Mosaic pigment is a type of dyspigmentation that occurs as a result of a genetic change during postzygotic development. It affects daughter cells in skin and other organs. If the daughter cells migrate outside the skin, extracutaneous manifestations can develop. The extent of involvement in the skin is greater if the underlying genetic event occurred earlier in embryogenesis.

Dyspigmentation

A patient with mosaic pigment (PM) presents with cutaneous dyspigmentation characterized by hypo and hyper-pigmentation of the skin. It usually occurs in one region but rarely occurs in both regions. The pigmentary pattern is most commonly along Blaschko lines, although other mosaic patterns may also occur. These lesions can be detected with Wood’s light.

Currently, there are few published studies on this disorder. In 1983, Metzker and colleagues described it as a distinct entity. This is a rare but significant condition characterized by patterned hypo and hyperpigmented patches. This disorder is hereditary, and is more likely to affect the trunk than the face. It is often mistaken for mosaic pigment disorder, but if you have the symptoms of mosaic pigment, segmental hypopigmentation could be present.

Symptomatic patients with mosaic pigment disorder may have other symptoms, including a distinct facial pattern. They may also have a variety of birthmarks. The majority of patients may have a combination of skin and hair hypopigmentation. Patients with mosaic pigment disorder are typically affected in their first year of life. They may also have unique mutations in known or unknown genes. This article reviews the current status of treatment options for this condition.

Genetic studies have shown that there are several genes involved in mosaic pigmentation. These genes control the pigment’s distribution in different areas of the body. Other genes, such as s and W, play a role in determining the degree of spotting. Genetic studies have shown that pigment genes often interact in synergistic ways. Similarly, a double heterozygote of Ph and Wv is likely to display mid-ventral spotting.

Genetic studies have revealed numerous pigmentary genes in mice. Several of these genes have human homologues. HI patients show decreased melanocyte counts and defective pigment production. In addition, melanocytes may have fewer dendrites and small premelanosomes. Additionally, nerve endings in contact with melanocytes are increased in these patients.

Patients with mosaic pigment disorder may undergo genetic testing to diagnose the condition. Genetic tests of affected skin tissues can reveal somatic mutations that can explain the disease.

Diagnosis

Identifying and evaluating mosaic pigment in children requires careful clinical assessment. It requires the use of photographs of the physical findings at baseline and current time of diagnosis. The history and physical examination also must determine whether the disease is extracutaneous, i.e., if the pigmented lesions have any extracutaneous findings. The patient is also assessed for family history and for changes in size over time. The patient’s personal coping style is also assessed.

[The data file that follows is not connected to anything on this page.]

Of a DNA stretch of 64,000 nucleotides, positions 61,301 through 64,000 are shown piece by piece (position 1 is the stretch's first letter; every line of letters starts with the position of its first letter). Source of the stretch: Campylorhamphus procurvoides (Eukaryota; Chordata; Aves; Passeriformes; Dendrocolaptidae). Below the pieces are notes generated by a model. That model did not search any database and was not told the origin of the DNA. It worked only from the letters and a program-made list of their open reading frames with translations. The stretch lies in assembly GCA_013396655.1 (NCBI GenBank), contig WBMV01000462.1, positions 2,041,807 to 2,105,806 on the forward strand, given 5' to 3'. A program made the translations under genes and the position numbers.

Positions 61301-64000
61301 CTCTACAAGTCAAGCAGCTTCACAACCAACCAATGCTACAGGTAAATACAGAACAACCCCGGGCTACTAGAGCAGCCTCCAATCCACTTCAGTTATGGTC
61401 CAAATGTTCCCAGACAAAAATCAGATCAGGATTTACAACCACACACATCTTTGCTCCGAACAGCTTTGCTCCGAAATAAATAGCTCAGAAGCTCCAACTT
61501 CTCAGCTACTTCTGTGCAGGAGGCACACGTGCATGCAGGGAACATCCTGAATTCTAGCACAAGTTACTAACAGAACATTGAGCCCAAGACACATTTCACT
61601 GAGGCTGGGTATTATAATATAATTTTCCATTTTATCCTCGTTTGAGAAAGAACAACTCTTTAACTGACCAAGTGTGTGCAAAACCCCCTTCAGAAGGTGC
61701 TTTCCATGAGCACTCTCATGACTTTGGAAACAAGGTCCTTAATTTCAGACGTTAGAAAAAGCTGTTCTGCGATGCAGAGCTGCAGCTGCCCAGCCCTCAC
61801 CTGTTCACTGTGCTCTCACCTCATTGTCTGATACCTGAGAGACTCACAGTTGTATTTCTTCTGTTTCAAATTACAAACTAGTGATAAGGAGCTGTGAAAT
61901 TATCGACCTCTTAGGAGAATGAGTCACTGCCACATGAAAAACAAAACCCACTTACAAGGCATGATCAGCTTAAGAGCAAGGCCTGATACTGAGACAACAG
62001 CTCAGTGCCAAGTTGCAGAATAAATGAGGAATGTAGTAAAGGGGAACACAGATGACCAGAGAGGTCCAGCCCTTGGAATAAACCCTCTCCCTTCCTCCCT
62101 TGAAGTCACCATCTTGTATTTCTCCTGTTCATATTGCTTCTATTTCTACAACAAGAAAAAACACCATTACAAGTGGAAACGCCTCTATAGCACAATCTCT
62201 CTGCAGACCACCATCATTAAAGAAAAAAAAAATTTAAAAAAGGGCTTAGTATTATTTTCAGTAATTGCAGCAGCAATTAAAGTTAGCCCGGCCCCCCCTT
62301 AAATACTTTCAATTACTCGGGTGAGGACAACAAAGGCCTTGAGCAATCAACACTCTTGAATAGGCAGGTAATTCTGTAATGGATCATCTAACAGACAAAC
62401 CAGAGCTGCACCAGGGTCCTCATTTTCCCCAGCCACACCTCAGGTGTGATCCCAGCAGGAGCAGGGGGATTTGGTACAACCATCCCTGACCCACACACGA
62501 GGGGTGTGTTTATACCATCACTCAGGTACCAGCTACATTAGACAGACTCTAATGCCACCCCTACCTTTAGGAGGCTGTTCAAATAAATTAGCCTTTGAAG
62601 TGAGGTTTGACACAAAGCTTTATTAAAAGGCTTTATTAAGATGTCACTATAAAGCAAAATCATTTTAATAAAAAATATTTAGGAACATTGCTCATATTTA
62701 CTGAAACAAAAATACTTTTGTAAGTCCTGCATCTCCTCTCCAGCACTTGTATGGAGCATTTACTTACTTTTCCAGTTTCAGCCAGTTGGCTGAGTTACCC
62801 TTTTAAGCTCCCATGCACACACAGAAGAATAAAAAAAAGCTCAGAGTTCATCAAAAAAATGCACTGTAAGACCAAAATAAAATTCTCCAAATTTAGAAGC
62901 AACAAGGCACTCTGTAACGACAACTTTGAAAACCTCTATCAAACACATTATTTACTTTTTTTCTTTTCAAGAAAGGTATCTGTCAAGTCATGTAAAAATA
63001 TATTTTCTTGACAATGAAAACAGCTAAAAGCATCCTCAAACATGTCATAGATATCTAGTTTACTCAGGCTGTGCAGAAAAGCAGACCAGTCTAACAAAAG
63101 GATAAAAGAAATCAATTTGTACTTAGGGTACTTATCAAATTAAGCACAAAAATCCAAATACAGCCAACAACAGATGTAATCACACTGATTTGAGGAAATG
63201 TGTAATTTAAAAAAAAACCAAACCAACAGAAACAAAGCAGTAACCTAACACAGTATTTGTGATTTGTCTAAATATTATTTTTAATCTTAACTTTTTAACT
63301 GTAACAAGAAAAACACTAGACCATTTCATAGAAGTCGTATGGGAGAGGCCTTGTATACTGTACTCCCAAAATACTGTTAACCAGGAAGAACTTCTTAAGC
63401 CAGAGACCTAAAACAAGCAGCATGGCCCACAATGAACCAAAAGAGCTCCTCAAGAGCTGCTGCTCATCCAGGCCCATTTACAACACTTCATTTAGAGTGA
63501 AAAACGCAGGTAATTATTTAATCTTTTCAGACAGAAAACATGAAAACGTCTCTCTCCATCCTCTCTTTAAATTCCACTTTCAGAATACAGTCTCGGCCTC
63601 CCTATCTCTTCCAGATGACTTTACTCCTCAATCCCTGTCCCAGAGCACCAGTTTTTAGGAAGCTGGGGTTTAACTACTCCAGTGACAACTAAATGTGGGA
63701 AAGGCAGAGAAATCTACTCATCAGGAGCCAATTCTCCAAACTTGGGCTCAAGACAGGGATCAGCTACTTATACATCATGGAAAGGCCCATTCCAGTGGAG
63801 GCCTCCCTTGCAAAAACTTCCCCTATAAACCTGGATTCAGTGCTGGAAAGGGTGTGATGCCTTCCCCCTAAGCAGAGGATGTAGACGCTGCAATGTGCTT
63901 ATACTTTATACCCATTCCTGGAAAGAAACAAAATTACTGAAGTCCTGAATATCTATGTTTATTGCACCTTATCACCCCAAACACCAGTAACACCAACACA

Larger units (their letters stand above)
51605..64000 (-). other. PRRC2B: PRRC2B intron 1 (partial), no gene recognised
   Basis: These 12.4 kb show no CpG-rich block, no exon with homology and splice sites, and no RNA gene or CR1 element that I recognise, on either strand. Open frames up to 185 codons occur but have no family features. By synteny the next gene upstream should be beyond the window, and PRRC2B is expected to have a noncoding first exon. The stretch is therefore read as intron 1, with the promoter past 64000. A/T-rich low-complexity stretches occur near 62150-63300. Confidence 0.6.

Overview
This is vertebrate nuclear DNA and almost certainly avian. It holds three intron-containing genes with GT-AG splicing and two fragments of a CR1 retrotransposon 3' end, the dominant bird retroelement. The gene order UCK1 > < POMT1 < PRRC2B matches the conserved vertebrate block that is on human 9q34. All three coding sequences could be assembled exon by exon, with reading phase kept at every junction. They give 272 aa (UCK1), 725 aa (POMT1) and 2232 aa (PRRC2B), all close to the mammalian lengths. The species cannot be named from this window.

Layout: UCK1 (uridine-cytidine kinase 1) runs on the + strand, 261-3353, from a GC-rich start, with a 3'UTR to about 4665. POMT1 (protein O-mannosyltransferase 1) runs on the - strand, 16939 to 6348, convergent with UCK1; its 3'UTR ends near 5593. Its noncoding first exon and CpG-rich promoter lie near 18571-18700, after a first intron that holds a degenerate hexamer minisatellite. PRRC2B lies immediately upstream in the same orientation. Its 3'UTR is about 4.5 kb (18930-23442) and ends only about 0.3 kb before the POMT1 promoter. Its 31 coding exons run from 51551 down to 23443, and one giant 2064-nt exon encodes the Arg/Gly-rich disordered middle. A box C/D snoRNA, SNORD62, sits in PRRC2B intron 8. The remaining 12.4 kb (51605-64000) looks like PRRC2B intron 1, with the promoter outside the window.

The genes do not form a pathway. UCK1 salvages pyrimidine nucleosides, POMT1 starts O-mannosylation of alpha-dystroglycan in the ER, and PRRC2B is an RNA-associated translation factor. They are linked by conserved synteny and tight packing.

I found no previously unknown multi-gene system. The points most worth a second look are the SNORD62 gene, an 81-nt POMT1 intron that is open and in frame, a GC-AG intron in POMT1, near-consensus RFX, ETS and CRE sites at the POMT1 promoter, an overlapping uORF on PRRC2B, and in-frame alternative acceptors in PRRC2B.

The clinical presentation of mosaic pigment varies among patients. While the majority of patients have skin abnormalities, a subset of individuals also manifest neurologic abnormalities. The spectrum of pigmentary mosaicism encompasses several clinical subtypes, with some authors limiting the diagnosis to those with extracutaneous manifestations.

Patients with cutaneous mosaic pigment are evaluated by dermatologists and clinical geneticists, as part of a nationwide collaborative effort. Patients must have cutaneous and extracutaneous manifestations and demonstrate a mosaic pattern. Patients with a postzygotic MTOR mutation, Waardenburg syndrome, or lichen striatus were excluded from the study.

Occasionally, patients with pigmentary mosaicism will have an accompanying family history. In one study, two paternal half-brothers of patients with hyperpigmented pigmentary mosaicism were found to have chromosomal mosaicism. However, in the other patient, chromosomal mosaicism was not detected in lymphocytes. This suggests that the prevalence of mosaic pigment is likely under-reported in the literature.

Diagnosis of mosaic pigment requires careful analysis of peripheral blood lymphocytes and fibroblasts. If the chromosomal mosaicism is not present, the diagnosis can be ruled out, but the phenotypic mosaicism may still exist. Moreover, mosaicism can cause minimal effects on a person’s phenotype and can explain other clinical findings or unusual modes of inheritance. DNA testing is commonly performed using blood cells, but it is essential to test other tissues for mosaic pigment as well.